We were standing in the Sacramento train station waiting for our train to Reno. Not counting Disneyland or Knott’s Berry Farm, I had never ridden a train. It was a 5-day get-away that offered us a break from stifling humdrum. We were with my cousin and his wife and were busily chatting about the joys that lay ahead. Suddenly, through a crowd of standing passengers all waiting for their train, like peering through a clump of trees, I saw her.
We are surrounded by communities. Our church, our friends, our family, our coworkers. These communities often intersect, and each has the ability to uplift us or destroy us. When we’re going through a difficult time, our communities can serve a vital role in helping us make it through.
So why is it that so often, when people are hurting the most, we shy away from the one community that should have the greatest capacity for seeing us through: the church? What should be our first line of defense against the pain of this world often turns into a battlefield all its own.
Growing up a good Seventh-day Adventist girl, the closest I got to dancing was twirling around the house on Friday afternoons with the dust rag to “Kitten on the Keys.” The jazz piano solo was the perfect background for Sabbath preparations and made the chores go twice as fast. I never wished for more, beyond daydreaming of being Clara in the Nutcracker Suite.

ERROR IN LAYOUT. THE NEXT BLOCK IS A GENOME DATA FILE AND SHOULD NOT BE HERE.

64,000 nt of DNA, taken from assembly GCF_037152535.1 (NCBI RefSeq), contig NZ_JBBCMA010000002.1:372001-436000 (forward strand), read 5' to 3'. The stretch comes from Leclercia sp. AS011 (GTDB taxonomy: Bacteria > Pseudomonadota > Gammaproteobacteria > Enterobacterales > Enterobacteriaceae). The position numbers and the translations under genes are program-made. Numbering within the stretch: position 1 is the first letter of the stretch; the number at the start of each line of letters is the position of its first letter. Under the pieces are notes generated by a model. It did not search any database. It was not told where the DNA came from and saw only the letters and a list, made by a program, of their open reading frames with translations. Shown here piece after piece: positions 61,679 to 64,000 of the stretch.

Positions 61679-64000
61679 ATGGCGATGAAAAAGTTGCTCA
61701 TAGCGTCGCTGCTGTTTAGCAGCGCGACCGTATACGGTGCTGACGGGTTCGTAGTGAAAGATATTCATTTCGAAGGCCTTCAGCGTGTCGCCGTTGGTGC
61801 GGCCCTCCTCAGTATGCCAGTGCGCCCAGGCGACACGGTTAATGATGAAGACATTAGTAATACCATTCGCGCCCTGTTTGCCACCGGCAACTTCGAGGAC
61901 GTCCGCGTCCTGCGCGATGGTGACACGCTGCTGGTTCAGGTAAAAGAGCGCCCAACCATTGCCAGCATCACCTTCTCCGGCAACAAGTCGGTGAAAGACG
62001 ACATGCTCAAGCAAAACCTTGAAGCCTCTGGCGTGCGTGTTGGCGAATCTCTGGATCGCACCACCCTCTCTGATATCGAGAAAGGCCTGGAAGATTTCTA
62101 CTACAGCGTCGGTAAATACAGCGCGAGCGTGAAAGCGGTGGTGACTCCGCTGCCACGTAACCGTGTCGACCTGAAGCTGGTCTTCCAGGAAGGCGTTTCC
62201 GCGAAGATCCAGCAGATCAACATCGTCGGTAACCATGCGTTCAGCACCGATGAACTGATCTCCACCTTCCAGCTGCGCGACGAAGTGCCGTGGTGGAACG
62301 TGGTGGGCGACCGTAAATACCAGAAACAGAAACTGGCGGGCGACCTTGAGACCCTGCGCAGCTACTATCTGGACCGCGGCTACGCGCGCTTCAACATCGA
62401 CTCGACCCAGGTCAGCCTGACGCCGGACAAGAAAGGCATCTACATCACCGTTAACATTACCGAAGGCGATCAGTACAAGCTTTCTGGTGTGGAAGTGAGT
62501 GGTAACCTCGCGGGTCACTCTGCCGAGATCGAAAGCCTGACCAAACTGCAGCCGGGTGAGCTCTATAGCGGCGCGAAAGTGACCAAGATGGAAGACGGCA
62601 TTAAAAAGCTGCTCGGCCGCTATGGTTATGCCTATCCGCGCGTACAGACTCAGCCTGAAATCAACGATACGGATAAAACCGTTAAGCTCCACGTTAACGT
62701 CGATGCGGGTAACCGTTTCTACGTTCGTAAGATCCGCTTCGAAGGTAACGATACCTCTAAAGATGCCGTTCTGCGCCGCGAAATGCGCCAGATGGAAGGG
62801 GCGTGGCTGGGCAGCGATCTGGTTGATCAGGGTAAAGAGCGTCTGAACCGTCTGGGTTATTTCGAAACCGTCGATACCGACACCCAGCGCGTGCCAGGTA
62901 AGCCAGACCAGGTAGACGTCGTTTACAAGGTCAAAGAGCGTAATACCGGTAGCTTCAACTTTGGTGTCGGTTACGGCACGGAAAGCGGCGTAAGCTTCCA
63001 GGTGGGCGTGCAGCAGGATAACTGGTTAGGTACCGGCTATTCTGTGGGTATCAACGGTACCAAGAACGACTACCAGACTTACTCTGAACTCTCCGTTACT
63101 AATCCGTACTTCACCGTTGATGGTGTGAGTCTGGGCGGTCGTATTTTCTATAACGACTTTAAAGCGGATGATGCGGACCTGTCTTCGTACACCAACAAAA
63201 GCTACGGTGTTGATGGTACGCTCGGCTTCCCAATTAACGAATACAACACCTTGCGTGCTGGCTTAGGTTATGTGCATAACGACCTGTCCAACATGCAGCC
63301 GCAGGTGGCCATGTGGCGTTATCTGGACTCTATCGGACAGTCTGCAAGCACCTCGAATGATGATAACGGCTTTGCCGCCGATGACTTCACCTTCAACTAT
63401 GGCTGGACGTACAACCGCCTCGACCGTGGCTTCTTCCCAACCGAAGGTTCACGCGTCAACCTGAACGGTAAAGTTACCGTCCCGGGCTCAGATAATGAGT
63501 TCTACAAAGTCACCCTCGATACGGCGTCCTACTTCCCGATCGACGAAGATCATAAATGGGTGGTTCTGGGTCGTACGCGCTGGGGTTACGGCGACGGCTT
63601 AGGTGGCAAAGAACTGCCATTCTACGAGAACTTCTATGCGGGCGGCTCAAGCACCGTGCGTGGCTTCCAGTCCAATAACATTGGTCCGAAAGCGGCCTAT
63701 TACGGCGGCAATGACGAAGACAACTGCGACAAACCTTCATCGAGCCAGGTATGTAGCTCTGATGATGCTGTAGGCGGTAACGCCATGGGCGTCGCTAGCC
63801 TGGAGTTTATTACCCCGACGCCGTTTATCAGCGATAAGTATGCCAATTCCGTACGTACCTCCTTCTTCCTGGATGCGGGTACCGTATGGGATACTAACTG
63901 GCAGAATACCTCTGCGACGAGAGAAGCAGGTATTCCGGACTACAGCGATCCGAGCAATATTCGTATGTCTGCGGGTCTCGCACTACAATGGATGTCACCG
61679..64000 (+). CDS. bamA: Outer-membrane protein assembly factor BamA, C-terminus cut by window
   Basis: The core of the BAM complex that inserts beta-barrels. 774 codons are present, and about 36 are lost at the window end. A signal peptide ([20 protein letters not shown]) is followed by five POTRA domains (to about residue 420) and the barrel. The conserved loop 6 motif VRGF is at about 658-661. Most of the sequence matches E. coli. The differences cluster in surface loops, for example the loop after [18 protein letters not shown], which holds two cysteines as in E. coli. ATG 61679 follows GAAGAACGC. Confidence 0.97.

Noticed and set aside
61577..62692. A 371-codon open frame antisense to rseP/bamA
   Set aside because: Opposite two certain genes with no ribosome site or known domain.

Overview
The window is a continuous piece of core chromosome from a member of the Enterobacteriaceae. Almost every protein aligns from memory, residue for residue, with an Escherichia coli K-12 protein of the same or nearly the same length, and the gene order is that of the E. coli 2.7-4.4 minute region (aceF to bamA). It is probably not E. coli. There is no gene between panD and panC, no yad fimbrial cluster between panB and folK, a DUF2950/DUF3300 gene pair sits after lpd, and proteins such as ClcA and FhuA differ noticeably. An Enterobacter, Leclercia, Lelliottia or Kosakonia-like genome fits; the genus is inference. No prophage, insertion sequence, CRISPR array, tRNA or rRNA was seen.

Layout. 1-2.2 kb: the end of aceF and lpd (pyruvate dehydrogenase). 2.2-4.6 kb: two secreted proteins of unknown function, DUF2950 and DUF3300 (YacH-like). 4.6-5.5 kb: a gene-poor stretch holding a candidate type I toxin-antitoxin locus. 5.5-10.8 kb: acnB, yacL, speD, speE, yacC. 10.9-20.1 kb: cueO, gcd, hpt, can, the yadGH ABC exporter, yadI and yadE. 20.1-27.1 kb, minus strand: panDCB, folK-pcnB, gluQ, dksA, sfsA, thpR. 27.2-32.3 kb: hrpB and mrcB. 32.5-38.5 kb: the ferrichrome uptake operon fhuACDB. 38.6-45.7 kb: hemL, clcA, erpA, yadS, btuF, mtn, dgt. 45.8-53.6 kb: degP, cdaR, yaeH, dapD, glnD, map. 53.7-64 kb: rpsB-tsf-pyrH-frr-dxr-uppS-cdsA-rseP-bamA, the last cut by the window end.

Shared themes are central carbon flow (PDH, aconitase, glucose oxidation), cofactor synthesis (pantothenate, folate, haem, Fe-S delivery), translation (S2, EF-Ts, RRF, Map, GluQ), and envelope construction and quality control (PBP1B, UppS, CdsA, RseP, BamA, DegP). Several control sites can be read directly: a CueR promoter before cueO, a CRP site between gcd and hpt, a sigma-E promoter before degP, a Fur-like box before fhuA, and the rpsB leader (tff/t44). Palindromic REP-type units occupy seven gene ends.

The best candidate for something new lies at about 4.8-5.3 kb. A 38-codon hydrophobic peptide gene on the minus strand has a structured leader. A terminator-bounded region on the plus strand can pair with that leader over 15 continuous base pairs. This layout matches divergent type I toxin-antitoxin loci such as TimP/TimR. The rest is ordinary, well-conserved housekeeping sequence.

The importance of little things is not to be underestimated.
“Not all of us can do great things,” said Mother Teresa, “but we can do small things with great love.”
Probably many of us (at least from my generation) remember this poem from early school days:
“For want of a nail, the shoe was lost.
For want of a shoe, the horse was lost.
Read Ken Curtis' first two articles in this series, A Fictitious Conversation: Listening for God in the Other and Continuing a Fictitious Conversation: Lectio Divina.
Luke, in the fifteenth chapter of his self-named gospel, shares three parables (The Lost Sheep, The Lost Coin, and The Prodigal Son) where Jesus gives a clear indication that our Father in heaven is anxious — anxious to seek and to save! This is God’s modus operandi.
But is that all? God seeks. God saves. Done deal? How do I fit into the picture?
This interview appeared in "Transgression," a recent edition of the journal Oneing, published by the Rohr Institute.
Joelle Chase: Perhaps we could begin by talking about some of the ways in which you have transgressed, Cynthia! For example, your book on Mary Magdalene delves deep into a topic that has been taboo in many Christian circles. What has it been like for you to break the silence, to transgress some religious norms?
“Pan de vida, cuerpo del Señor,” our tiny choir sang, our third grade voices filling St. Basil’s Catholic Church. The congregation sang the next part: “Cup of Blessing, blood of Christ the Lord.” I could see my mother and sister standing side-by-side in the front row, singing along. To my left, Father Dan was beginning to rise. It was his turn to sing.